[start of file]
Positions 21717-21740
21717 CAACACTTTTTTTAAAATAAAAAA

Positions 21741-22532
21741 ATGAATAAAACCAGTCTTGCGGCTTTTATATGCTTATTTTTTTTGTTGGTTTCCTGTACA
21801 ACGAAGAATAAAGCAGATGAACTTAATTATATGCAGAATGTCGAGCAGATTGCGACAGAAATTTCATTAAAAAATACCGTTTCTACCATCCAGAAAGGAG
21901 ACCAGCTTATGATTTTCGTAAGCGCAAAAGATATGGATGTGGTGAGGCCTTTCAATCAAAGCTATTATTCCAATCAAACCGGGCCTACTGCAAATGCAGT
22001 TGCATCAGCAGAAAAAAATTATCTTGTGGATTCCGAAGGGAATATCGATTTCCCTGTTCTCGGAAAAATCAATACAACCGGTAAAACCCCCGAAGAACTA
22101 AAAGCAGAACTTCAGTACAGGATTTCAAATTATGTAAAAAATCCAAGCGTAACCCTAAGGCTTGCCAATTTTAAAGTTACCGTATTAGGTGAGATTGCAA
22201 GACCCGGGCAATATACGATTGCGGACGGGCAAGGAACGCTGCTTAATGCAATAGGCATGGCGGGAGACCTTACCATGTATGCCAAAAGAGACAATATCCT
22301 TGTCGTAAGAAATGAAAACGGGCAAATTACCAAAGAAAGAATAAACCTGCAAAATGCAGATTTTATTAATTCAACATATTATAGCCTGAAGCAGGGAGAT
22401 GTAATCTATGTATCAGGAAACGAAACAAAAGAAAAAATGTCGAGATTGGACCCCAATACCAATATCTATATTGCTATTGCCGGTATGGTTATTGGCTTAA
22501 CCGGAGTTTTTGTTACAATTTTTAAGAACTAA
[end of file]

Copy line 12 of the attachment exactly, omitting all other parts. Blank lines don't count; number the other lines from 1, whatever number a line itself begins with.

22501 CCGGAGTTTTTGTTACAATTTTTAAGAACTAA